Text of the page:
Mary Jo: I’m being very careful in saying that
Leo: Glenda the billing glitch
Mary Jo: And they have fixed it that's the good news so, yes, if you did see double the price that was just a temporary thing and it should be all fixed and if it’s not you should go back to Microsoft and say, "Hey you didn't fix my glitch!"
Leo: Good, Good. And uh, let's talk about this week in illegal data requests. Microsoft says, "We won! We held out against the FBI." Or did they?
Paul: Yea well they did and you know that they argued that this request was illegal and un-constitutional and uh I'm trying to think who said they were right. Who was it? Uh, I guess I don’t see it here but um oh yea, I’m sorry, they challenged it in federal court and federal court ruled that yes it was, in fact, illegal, so the FBI withdrew its request and Microsoft declared victory and it had a nice little blog post like, "Yay, we are saving your private data from the government and then the FBI went to the company they were trying to get information about and got the information anyway.
Leo: And they got it anyway!
Mary Jo: That is the best graphic ever, by the way. I agree with you Paul.
Leo: Everybody must go to the supersite for Windows and look for this story. It is in his May 23rd short takes and uh he's taken, he's taken, what is this? This is ....
Paul: So when I wrote the headline, I started to write: Microsoft fought the law and the and then I went wait. Microsoft won? And so i thought of the "I fought the law song"
Leo: (Singing) I fought the law and the law won!
Paul: This is like the album art from the original song.
Paul: And I thought, "You know, this isnt like a colorized black and white thing, and the guys faces are black and white in the original album art and the faces of the Microsoft executives on Microsoft.com/news are in black and white." ....
Leo: Uh huh! Uh huh!
Leo: Wow! How much time did you spend doing this for...
Mary Jo: I know
Paul: Honestly you know it wasn't that long. Only like fifteen minutes or so.
Leo: You are good at this Photoshop.
Mary Jo: He is. It's great! He's got Mark Penn in there and Kevin...
Leo: Tell us who these are from left to right.
Paul: Mary Jo might appreciate this a little more cause she saw it comment on Friday when I did this. My daughter came home from work, twelve years old, and I said, "Come here, I want to show you something, look at this thing I made". And she says...
Paul: (Finishing previous sentence) "Is this really what you spend your time on?"
Leo: "And are proud of and called me in to show me?" And you say look what I did! I made this (In an excited high pitched voice)
Mary Jo: "Dad"
Leo: Poor Paul
Paul: She just shook her head and walked away.
Leo: You know Paul, print out a copy and put it on the refrigerator.
Paul: I should. She would find that to actually be really funny.
Leo: Left to right, who are these people on here.
Paul: So we have Mark Penn, Kevin turner, Brad Smith, and Satya Nadella.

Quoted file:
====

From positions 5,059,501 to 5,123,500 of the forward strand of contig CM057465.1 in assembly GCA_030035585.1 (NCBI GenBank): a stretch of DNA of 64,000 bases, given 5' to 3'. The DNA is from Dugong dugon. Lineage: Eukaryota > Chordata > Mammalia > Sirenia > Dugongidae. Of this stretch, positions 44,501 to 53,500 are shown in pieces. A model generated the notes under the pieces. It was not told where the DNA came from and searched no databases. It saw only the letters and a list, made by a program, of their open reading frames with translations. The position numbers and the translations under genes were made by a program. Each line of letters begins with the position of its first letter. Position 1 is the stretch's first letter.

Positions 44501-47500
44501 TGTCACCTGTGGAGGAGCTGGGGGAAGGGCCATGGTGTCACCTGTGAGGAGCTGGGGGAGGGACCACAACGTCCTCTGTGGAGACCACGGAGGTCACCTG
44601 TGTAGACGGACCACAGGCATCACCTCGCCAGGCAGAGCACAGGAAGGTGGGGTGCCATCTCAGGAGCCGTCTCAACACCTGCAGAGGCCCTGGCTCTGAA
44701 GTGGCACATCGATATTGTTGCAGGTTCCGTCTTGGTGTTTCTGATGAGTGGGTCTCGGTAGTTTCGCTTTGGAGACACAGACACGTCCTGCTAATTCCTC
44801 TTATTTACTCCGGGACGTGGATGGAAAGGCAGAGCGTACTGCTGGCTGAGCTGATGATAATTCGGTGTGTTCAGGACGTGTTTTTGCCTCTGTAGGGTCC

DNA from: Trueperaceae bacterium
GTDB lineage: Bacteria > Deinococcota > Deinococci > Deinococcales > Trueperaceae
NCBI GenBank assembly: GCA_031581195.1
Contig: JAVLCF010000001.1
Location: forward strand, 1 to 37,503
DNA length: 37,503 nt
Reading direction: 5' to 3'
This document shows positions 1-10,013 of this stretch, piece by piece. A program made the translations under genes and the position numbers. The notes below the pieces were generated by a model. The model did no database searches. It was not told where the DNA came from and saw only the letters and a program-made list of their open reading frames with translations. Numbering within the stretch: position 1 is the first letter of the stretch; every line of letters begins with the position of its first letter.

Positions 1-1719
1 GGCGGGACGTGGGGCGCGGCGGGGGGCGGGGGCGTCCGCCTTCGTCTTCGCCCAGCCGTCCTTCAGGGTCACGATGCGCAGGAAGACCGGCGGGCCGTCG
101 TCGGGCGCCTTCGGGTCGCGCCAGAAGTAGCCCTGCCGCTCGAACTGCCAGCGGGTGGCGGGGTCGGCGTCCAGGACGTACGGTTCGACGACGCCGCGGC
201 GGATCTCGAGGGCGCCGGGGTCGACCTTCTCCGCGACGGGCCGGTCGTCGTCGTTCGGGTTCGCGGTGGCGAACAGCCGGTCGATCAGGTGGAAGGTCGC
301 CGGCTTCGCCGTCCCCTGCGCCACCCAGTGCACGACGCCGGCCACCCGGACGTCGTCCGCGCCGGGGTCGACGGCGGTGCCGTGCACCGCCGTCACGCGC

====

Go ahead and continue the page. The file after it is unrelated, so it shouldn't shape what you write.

Leo: Kevin Turner, he's the chief of council?
Mary Jo: No He's the CO
Leo: Ok CO Kevin Turner and then Brad Smith Chief of council.
Mary Jo: Yes.
Leo: What's the name of the original group? Bobby? Bobby Ridell? Who did the original "I fought the law"? In the chat room now...I’m still waiting for the ....Oh the Bobby Fuller Four. The Bobby Fuller Four. I am just going to play this song for a little bit here.
Paul: You should look up the original album art for the song.
(Youtube video of "I fought the Law")
Leo: (Laughing) A gogo dancer in a prison cell
Leo: This music brought to you by ziprecruiter.com. We are going to take a break. When we come back the back of the book, Paul's picks and tips, Mary Jo's beer, and more. Ziprecruiter.com is the place you need to go if you are hiring, if you are in HR, or you have a small business and your job is to get the right person for the job. You know for a fact that means going to multiple different job boards and posting and how do you even know which job board is the right job board for that particular position? Well I can save you a lot of time just by visiting ziprecruiter.com/windows. There it is ziprecruiter.com/windows and with a click of the mouse you will post your job to 50 plus job boards. 100,000 companies use ziprecruiter.com. Not only will it post to job boards but Facebook, LinkedIn, Twitter, and Google plus. Everybody will see your job posting. And then what is great is they help you organize the results. The qualified candidates will roll into ziprecruiter.com's easy to use interface and they will automatically highlight the most qualified candidates. so you can screen them quickly, rate them, and hire the right person for the job fast. Ziprecruiter.com also give you a page with your company's logo and color so that those job pages look like an extension of your business. You can even create a company career page so that you can use as a careers page and also unlimited users to your account so that you can get some help and screen all these great candidates. Try Ziprecruiter.com and find out why they are so popular. With over 100,000 business including Twit.tv, we've used and continue to use them actually. Right now you can try ziprecruiter for a free four day trial by going to ziprecruiter.com/windows. The best way to post jobs! Paul Thurrott is here with his pick. By the way, Mike B says, “Zip Recruiter is great. I lost my job 3 weeks ago”. Sorry, Mike. That is why Mike is in our chat room all of a sudden. But he says that he has found a lot of opportunities as a job seeker on Zip Recruiter. So that is great. Thank you for that unsolicited testimonial. Actually I have a couple of questions we didn’t get to and I wanted to ask you about. We talked about this yesterday on Security Now. Steve though this was a wonderful idea, I’m a little less sanguine. Apparently there is a hack you can do to Windows XP, it is a simple registry change that then says, “I’m not Windows XP I’m Windows XP for embedded systems” and you can continue to get updates. Good idea?